The Final Steps of the Journey

Those of you who know me know that I'm a glass-is-half-full person.  I always look for the positive in situations; the silver lining in the clouds.  I can usually see humor...sometimes in the strangest places.  And, I live by the credo:  Just put one foot in front of the other and keep moving forward, no matter what.

Today, I'm struggling.  I'm in shock.  And, I'm finding it awfully hard to find anything positive to say.

First, some background.  Most of you know that my mother (AKA:  Nana/Momma/Edith or N/M/E) lives with us...has lived with us since my Daddy died nearly 21 years ago.  I know, I know...that arrangement doesn't work for everyone, and we've certainly had our share of rough spots along the way.  Three generations under one roof for many of those years.  Fortunately, we've made it this far, and we're all still speaking to one another.

Mom's had more than her fair share of health concerns in her lifetime.  She's endured so many surgeries that we typically need two pages to list them all when we fill out forms in doctors' offices. And, while she's had the usual appendectomy, hysterectomy, and gall bladder surgery, she's also had some other interesting medical procedures. 

Ever heard of Mohs Micrographic surgery?  That was for skin cancers on her nose, neck, and ears.  How about a Level 5 Lumbar fusion with 10 pedicle screws and a TLIF (transforaminal lumbar interbody fusion) cage?  Hoo-boy, she lights up an xray screen...and you wouldn't want to get behind her in the Airport Security line.  That was her second back surgery, by the way.  Then there was the Morton's neuroma surgery on both feet.  Oh, and breaking her ankle while recovering from cataract surgery (both eyes).  Rotator cuff surgery, twice on the right shoulder...and it still didn't work. Knee replacement, right knee?  Piece of cake, comparatively.  And when she had lobectomy surgery in 1998 to remove a Stage 1 lung cancer and lower left lobe, a pulmonary something-or-other was nicked accidentally, causing fluid to leak...and the subsequent surgery to repair the damage from the first surgery was preceded by mandatory consumption of a half-gallon of Haagen Daz ice cream at 4:00 a.m.  Oh yes, that one was written up in the medical journals.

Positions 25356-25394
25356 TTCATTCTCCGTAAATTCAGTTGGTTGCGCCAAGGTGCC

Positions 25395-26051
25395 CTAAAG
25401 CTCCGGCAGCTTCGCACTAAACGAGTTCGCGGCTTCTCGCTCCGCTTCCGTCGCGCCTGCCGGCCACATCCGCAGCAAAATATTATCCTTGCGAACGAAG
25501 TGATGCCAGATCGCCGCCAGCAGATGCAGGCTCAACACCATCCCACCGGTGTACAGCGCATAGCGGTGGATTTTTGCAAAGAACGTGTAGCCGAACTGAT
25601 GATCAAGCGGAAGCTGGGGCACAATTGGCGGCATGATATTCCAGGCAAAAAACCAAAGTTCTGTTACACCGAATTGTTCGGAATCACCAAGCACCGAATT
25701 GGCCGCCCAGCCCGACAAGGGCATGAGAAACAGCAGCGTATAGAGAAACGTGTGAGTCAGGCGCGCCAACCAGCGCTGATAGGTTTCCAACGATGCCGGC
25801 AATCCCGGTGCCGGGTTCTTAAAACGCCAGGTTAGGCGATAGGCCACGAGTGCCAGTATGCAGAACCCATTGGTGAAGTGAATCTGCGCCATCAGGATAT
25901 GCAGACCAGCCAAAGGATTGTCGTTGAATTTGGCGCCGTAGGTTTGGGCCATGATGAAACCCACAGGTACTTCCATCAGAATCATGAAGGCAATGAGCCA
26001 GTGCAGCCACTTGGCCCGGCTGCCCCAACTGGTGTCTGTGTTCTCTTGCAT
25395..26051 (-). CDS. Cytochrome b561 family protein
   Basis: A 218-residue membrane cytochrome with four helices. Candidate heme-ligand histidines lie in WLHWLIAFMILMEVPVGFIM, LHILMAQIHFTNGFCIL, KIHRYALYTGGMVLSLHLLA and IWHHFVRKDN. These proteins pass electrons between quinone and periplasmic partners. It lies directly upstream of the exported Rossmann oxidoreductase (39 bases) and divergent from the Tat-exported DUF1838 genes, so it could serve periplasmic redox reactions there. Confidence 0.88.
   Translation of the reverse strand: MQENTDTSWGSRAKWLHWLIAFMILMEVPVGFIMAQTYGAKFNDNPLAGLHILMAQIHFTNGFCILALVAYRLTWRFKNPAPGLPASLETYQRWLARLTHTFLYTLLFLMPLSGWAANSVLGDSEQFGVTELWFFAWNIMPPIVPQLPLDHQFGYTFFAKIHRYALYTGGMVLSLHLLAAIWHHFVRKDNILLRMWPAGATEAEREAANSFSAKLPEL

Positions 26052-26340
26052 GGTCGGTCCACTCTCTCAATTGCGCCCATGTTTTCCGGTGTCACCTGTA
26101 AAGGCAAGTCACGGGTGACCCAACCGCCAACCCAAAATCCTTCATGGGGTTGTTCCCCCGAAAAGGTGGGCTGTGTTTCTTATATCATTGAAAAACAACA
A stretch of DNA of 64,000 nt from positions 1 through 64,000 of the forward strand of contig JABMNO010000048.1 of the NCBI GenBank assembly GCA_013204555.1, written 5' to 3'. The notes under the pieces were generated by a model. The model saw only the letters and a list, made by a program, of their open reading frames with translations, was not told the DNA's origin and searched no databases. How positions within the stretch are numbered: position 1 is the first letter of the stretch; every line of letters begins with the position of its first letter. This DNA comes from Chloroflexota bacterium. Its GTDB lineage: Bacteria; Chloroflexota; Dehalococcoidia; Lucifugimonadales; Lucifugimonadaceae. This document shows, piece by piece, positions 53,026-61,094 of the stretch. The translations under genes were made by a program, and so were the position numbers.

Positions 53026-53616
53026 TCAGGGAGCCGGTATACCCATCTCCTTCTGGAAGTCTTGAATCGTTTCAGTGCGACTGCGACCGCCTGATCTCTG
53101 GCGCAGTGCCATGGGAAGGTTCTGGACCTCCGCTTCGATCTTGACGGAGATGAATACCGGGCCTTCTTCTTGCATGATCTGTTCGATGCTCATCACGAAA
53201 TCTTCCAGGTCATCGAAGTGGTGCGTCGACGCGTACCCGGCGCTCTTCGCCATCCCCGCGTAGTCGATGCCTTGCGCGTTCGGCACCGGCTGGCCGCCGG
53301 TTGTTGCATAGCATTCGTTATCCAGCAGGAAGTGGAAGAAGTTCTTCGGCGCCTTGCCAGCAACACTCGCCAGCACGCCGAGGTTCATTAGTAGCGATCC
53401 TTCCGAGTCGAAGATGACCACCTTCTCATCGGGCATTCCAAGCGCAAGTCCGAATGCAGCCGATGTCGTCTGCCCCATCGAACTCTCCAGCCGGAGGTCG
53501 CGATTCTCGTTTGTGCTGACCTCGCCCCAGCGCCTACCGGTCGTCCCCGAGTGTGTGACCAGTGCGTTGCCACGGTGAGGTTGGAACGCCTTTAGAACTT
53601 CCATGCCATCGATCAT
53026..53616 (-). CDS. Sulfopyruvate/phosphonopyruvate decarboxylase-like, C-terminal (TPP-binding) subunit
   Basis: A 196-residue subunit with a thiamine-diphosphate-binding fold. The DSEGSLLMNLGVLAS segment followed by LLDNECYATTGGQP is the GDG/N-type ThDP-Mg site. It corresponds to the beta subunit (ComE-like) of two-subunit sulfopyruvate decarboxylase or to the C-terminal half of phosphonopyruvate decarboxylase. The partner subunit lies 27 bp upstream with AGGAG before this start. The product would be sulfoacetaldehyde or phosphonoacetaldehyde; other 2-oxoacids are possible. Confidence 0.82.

Even with all of that, we weren't prepared for the news we got this week.  We'd spent much of Monday at the doctor's office, seeking help for the source of Mom's latest issue:  diagnosis of a sharp, stabbing pain under her rib cage, left side.  No, she hasn't fallen...well, at least not in the last 3 months or so.  (The last fall tore the left rotator cuff and left her with extremely limited mobility in both arms.) 

After examining her, Doctor K...dear, sweet man that he is...seemed to think she had a "spontaneous rib fracture."  Well, why didn't I think of that?  Could it be because I'd never heard of such a thing!  He ordered a chest xray, and we headed down to the first floor radiology center.  No need for us to hang around for the results, he said; he'd call us at home tomorrow with the report.

By the next morning, I had 4 voice messages from his nurse on my cell phone (which I'd left in the car overnight).  He wanted to see us as soon as possible; could we please come into the office when we got the message(s)?

There really is no easy way to tell someone that he/she has lung cancer.  Still, Dr. K did a superb job of presenting the news with kindness and concern and caring.  Since his own mother is about the same age as Mom, and experiencing multiple health problems of her own, his level of compassion is considerably higher than most doctors you encounter.  He told us what the radiologist had found and what Mom's options were.  Most importantly, he gave Mom the permission she needed to choose palliative care instead of curative treatment, and assured her that he's on board for hospice care, when that time comes.

Speaking of time...who knows?  Could be weeks, months, or even a year or more.  I'm sure I'll want more than what we'll have.

When Mom's niece and my first cousin died, Mom wondered out loud:  why am I still here, when I'm so much older than she was?  I hazarded a guess that it was because we (our generation of cousins) needed her (the last surviving member of her generation on two branches of her family tree) to teach us how to be the surviving members of a generation.  She would be our guide.

After Wednesday, my answer has changed somewhat.  We still need her as our guide, only now it's to teach us how to finish the journey we started.

Comments

Jeanne said…
Wow - I just read this after finding my way to your blog tonight - how beautifully written - how loving - and how loving you have been to your mother all these years. We can all learn from you all.
Praying for you all, Jeanne

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